**UPDATE: This story was updated at 11:45 a.m. to reflect Pence's Pittsburgh comments.
The Republican nominee for vice president appeared at two campaign events in two different Pennsylvania cities on Tuesday.
Indiana Gov. Mike Pence began a town hall at 3 p.m. at the Lancaster Host Resort and Conference Center in Lancaster, continuing running-mate Donald Trump’s focus on winning the Keystone state.
The event featured many hallmarks of a Trump rally, including chants of “USA,” calls to “change the status quo,” and demands to jail Democratic opponent Hillary Clinton.
But Pence also spent considerable time emphasizing his, and Trump’s, commitment to the Constitution.
He also played up his populist, conservative appeal.
"Frankly, we’re tired of being told—as Ronald Regan used to say so well—we’re tired of being told that a, quote, ‘little intellectual elite’ in a far, distant Capitol can plan our lives better than we can plan them for ourselves,'" Pence said.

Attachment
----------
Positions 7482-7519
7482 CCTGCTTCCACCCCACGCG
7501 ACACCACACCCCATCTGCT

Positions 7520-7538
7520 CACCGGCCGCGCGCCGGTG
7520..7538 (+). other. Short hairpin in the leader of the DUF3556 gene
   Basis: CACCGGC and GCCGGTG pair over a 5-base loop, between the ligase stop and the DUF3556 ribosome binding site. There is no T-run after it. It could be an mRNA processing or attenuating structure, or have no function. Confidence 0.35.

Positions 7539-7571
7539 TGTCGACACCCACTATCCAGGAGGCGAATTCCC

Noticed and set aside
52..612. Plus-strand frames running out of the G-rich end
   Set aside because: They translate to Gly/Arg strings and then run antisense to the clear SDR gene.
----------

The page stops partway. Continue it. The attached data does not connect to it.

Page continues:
At a rally at the Heinz History Center at 7 p.m., Pence said reporters "latch onto" comments Donald Trump makes "each and every day of the week" to avoid talking about Hillary Clinton's failures.
He alleged media bias at the Pittsburgh rally, just hours after Trump seemed to suggest violence against Clinton or judges she may nominate. Pence did not bring up those remarks to the crowd, but earlier told a local news station Trump was "of course not" suggesting violence.
He said reporters are not appropriately covering news that the father of the gunman in the Orlando nightclub shooting is supporting Clinton. Seddique Mateen, the father of Oman Mateen, attended one of Clinton's rallies this week in Florida. Clinton's camp said it didn't know Mateen was at the rally.
Pence and Republican presidential nominee Donald Trump are taking on Democrats Clinton and Virginia Sen. Tim Kaine in the Nov. 8 election.
As a battleground state, Pennsylvania is seeing a lot of the candidates and their television advertisements.
Polls currently show Trump trailing in Pennsylvania by an average of nearly nine points.
The GOP nominee’s currently campaigning around the South, making stops in North Carolina, Virginia, and Florida.
The Associated Press contributed to this story.